Abnormal uterine bleeding is defined as bleeding that occurs at unexpected times or is of an atypical duration or amount. It is the most common reason for gynecologic consultation and the second most common indication for hysterectomy. In addition to its many causes, abnormal uterine uterine bleeding must be differentiated from other possible sources of bleeding, such as the urinary and gastrointestinal tracts, and the cervix and vagina.
Causes of abnormal uterine bleeding are divided into two categories:
Hormonal: Normal ovulatory cycles usually result in regular monthly periods. When ovulation does not occur (anovulation), the hormonal cycle is disrupted and unexpected bleeding can occur. Anovulatory bleeding is also called dysfunctional uterine bleeding.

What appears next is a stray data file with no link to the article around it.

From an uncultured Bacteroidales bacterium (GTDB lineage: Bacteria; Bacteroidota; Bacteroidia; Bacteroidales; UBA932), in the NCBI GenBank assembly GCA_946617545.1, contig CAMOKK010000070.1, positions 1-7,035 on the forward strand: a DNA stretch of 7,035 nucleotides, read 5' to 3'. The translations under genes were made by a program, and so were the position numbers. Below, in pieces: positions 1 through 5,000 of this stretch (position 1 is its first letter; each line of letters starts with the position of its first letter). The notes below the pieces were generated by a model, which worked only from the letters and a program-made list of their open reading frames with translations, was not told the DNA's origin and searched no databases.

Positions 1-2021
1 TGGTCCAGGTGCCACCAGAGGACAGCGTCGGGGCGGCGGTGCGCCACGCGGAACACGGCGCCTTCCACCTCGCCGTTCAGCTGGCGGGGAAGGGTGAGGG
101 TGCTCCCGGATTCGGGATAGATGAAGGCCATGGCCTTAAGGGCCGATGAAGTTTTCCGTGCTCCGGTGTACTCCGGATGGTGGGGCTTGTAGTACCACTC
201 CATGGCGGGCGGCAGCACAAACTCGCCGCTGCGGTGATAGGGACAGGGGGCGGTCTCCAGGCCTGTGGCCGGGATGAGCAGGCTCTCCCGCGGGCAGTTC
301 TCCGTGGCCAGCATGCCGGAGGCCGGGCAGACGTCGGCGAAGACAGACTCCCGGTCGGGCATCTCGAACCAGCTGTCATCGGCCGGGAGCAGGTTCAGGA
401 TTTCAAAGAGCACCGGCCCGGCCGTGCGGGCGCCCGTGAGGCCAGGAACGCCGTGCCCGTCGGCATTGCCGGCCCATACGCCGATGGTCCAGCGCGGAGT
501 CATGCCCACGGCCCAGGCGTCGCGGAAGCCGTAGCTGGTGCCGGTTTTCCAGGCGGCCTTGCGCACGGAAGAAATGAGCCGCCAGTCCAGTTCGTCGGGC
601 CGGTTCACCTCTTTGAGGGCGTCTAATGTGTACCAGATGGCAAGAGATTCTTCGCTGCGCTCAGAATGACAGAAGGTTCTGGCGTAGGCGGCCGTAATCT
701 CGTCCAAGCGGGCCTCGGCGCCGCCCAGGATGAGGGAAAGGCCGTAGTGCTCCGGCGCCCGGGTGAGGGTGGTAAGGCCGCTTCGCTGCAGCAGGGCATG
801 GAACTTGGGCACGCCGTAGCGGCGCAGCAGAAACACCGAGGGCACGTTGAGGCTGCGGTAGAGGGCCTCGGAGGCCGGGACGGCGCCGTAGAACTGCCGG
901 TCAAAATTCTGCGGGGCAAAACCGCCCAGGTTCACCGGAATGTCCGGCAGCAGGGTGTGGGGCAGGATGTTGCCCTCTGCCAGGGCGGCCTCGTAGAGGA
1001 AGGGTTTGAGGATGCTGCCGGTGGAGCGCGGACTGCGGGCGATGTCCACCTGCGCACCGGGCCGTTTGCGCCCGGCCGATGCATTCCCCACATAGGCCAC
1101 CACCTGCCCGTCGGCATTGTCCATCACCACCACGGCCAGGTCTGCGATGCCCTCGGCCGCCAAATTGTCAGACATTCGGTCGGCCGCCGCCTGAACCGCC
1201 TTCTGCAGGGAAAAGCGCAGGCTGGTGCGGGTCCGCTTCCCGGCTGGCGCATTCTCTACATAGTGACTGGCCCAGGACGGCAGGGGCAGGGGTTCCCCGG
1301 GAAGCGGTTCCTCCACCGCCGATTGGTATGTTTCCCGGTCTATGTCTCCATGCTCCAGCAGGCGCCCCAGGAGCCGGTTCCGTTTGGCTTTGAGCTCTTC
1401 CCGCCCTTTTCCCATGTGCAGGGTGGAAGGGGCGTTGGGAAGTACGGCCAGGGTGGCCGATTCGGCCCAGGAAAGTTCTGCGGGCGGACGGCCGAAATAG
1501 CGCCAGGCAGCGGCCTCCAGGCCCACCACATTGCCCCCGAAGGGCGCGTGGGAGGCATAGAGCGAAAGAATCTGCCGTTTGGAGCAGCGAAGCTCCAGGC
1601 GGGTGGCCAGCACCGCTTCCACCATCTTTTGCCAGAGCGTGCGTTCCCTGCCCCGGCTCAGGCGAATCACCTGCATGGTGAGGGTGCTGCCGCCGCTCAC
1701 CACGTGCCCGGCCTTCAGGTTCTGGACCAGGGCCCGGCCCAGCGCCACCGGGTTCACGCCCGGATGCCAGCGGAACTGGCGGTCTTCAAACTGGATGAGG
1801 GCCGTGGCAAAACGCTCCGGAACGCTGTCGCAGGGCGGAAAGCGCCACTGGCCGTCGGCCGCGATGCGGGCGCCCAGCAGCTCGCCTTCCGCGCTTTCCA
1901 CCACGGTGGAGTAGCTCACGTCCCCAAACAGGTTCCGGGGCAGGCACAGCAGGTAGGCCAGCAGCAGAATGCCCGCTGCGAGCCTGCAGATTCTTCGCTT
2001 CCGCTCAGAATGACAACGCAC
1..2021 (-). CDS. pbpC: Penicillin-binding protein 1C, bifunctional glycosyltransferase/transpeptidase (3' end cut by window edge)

Organic or Anatomic: This category includes systemic diseases that affect the ability of the body to stop bleeding such as coagulation disorders and liver disease, as well other conditions that affect the reproductive hormones such as thyroid disease. This category also includes specific abnormalities of the reproductive tract such as pregnancy-related disorders, fibroids and polyps, functional ovarian cysts, and human causes such as IUD's and estrogen supplementation.
Treament is based on the etiology of the bleeding and can consist of treatment of an underlying systemic disease, hormonal therapy, or surgical interventions such as: D&C, hysteroscopy, endometrial ablation, or hysterectomy.